• but whose eyelids tingle still with dreams of light,
  • whose useless hair still quivers hopelessly,
  • infiltrated by love’s breath.

  • People of the land of plain joys,
  • you who have opened your windows to the rain,
  • forgive her,
  • forgive because she is bewitched,
  • because your lives’ fertile roots
  • burrow into her exiled soil and pound
  • with envy’s rod her naive heart,
  • until it swells.


On Loving by Forugh Farrokhzad

Translated from Persian by Sholeh Wolpé

  • Tonight from your eyes’ sky
  • stars rain on my poem,
  • my fingers spark, set ablaze
  • the muteness of these blank pages.

  • My fevered, raving poem shamed by its desires,
  • hurls itself once again into fire, the flames’ relentless craving.

  • Yes, so love begins,
  • and though the road’s end is out of sight, I do not think of the end.
  • It’s the loving that I love.

  • Why shun darkness?
  • The night abounds with diamond drops. Later, jasmine’s intoxicating scent
  • lingers on the spent body of night.

  • Let me lose myself in you
  • till no one can find my trace. Let your dewy sigh’s fevered soul
  • waft over the body of my songs.

  • Wrapped in sleep’s silk
  • let me grow wings of light,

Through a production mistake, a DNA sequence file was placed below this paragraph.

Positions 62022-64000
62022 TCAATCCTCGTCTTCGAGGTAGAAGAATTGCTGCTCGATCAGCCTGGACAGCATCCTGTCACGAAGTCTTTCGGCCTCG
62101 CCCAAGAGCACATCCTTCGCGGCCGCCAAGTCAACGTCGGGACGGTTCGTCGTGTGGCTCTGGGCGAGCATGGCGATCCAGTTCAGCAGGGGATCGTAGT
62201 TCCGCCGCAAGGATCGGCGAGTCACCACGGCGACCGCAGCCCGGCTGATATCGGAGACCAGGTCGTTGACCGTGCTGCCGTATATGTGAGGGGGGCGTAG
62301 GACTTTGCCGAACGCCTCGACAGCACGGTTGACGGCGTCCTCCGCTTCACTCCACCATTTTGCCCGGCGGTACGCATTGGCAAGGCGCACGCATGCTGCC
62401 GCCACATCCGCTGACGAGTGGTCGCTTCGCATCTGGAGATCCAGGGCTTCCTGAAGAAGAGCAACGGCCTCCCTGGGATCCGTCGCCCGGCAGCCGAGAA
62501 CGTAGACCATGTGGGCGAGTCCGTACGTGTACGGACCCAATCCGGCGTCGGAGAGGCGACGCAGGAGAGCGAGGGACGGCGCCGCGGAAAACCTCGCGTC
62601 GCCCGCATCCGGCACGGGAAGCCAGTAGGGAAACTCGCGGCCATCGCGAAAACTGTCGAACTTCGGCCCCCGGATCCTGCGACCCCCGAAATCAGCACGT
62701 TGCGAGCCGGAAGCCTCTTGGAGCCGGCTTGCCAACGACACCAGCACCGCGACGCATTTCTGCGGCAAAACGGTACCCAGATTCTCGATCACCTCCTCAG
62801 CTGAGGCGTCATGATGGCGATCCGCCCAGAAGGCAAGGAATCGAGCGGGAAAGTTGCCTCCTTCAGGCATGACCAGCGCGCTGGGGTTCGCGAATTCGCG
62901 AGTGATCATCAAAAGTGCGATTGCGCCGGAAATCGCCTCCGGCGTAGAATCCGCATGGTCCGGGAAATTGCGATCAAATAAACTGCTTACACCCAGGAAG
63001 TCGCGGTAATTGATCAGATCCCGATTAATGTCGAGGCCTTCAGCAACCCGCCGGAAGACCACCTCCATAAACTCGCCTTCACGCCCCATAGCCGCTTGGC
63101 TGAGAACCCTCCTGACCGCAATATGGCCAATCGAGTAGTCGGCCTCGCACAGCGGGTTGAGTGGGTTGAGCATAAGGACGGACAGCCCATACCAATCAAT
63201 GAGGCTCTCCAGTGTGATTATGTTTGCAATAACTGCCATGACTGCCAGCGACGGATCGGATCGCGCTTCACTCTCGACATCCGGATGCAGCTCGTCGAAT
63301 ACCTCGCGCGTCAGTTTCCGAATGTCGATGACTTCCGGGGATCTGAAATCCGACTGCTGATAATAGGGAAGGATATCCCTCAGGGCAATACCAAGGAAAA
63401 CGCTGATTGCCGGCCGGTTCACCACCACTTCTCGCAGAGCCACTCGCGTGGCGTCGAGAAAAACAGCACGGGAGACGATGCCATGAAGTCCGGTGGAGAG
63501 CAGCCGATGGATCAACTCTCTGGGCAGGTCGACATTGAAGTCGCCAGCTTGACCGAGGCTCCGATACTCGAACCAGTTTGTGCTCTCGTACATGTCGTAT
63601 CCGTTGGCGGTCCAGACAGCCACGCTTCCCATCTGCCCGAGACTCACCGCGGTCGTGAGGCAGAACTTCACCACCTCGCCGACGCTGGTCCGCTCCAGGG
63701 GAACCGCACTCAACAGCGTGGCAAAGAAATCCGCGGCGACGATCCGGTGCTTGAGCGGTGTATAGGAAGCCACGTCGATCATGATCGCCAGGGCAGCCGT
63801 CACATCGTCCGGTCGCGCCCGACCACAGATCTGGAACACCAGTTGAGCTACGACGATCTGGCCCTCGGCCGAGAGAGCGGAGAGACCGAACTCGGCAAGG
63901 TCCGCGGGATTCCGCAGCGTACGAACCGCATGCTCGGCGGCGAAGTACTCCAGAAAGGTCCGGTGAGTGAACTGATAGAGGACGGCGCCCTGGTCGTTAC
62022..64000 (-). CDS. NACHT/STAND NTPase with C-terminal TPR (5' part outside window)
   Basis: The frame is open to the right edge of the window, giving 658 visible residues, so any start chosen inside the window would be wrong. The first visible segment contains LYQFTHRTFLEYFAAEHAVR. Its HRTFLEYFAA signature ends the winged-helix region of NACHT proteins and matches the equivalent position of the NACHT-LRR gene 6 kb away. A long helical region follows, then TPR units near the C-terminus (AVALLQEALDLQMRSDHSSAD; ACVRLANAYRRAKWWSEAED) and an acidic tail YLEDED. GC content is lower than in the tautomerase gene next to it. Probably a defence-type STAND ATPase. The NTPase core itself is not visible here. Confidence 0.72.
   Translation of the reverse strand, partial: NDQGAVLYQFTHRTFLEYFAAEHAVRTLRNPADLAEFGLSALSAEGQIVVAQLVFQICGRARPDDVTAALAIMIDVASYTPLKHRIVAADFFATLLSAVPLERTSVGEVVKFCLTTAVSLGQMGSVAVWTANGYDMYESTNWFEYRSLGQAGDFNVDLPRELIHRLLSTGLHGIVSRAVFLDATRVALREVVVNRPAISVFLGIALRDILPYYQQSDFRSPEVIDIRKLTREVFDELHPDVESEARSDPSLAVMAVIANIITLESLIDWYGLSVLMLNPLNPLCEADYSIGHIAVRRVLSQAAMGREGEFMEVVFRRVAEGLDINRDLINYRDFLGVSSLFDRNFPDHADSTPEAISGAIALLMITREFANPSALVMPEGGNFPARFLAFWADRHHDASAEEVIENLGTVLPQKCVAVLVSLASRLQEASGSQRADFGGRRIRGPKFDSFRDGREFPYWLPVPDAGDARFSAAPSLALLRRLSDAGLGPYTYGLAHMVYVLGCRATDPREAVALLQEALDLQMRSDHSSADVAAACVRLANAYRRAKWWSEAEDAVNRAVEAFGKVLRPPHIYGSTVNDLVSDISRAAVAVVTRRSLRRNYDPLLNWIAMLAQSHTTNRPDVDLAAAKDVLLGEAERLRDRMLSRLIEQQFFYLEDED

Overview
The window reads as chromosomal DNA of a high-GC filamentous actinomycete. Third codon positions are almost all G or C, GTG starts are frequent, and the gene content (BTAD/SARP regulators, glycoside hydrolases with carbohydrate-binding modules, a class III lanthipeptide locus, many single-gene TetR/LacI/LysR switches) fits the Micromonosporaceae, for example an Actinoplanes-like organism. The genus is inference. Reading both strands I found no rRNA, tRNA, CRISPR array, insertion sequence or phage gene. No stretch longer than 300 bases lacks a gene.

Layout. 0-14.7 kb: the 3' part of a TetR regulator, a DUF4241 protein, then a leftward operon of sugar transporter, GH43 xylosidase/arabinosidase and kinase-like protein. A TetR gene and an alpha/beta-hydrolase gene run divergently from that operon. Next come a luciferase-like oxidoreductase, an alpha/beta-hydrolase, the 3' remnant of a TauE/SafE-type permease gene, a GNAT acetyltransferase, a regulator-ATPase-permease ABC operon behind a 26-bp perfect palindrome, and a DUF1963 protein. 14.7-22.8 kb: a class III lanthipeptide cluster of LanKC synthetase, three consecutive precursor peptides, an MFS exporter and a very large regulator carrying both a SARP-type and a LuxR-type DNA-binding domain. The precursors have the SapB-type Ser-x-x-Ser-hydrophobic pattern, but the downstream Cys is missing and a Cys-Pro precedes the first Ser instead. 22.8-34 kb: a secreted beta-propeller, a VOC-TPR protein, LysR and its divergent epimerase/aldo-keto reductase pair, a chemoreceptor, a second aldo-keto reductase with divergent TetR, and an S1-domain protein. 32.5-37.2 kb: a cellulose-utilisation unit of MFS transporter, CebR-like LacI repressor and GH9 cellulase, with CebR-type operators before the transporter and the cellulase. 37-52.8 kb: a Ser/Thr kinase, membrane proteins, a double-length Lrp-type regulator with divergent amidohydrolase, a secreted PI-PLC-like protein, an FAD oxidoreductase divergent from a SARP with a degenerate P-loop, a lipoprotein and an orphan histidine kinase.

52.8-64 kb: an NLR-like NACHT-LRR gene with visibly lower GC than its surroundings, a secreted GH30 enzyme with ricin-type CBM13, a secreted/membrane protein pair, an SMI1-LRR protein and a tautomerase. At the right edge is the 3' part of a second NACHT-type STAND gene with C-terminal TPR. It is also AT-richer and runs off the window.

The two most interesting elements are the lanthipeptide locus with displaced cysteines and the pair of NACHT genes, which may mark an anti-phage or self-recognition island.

• fly through its open door
  • beyond the world’s fences and walls.

  • Do you know what I want of life?
  • That I can be with you, you, all of you,
  • and if life repeated a thousand times,
  • still you, you, and again, you.

  • Concealed in me is a sea: how could I hide it?
  • How could I describe the typhoon inside?

  • I’m so filled with you
  • I want to run through meadows,
  • bash my head against mountain rocks, give myself to ocean waves.

  • I’m so filled with you
  • I want to crumble into myself like a speck of dust,
  • to gently lay my head at your feet,
  • cling fast to your weightless shadow.

  • Yes, so love begins,
  • and though the road’s end is out of sight,
  • I do not think of the end
  • for it’s the loving I so love.

For more of Farrokhzad’s poetry brilliantly translated by Sholeh Wolpé, get your hands on Sin: Selected Poems of Forugh Farrokhzad.


Song of a Captive Bird

by Jasmin Darznik

Burning with an intelligence and a rebelliousness that couldn’t be contained, Iranian poet Forugh Farrokhzad poured her passion into words that have inspired readers for decades. This is the unforgettable story of her too-short life. Forugh grew up in a traditional, mid-20th-century home in Tehran with rooms split between women’s and men’s quarters. It was a house that ‘turned from the world and cast its gaze inward, a house whose women believed the very walls listened for sin, a house where we whispered the truth or didn’t speak it at all.’ This domain was ruled by a father she was to refer to only as ‘Colonel’ — never father; it was forbidden — and a mother trapped in the spiral of tradition and fear. {more}

This novelized biography (432 pages) was published in February of 2018 by Ballantine Books. The book takes you to 1950s and '60s Iran. Melissa read Song of a Captive Bird and loved it; it wouldn't be on our site if she didn't recommend it. is an online bookstore with a mission to financially support independent bookstores and give back to the book community.

Song of a Captive Bird: A Novel


Top image courtesy of Soroush Taheri/Unsplash.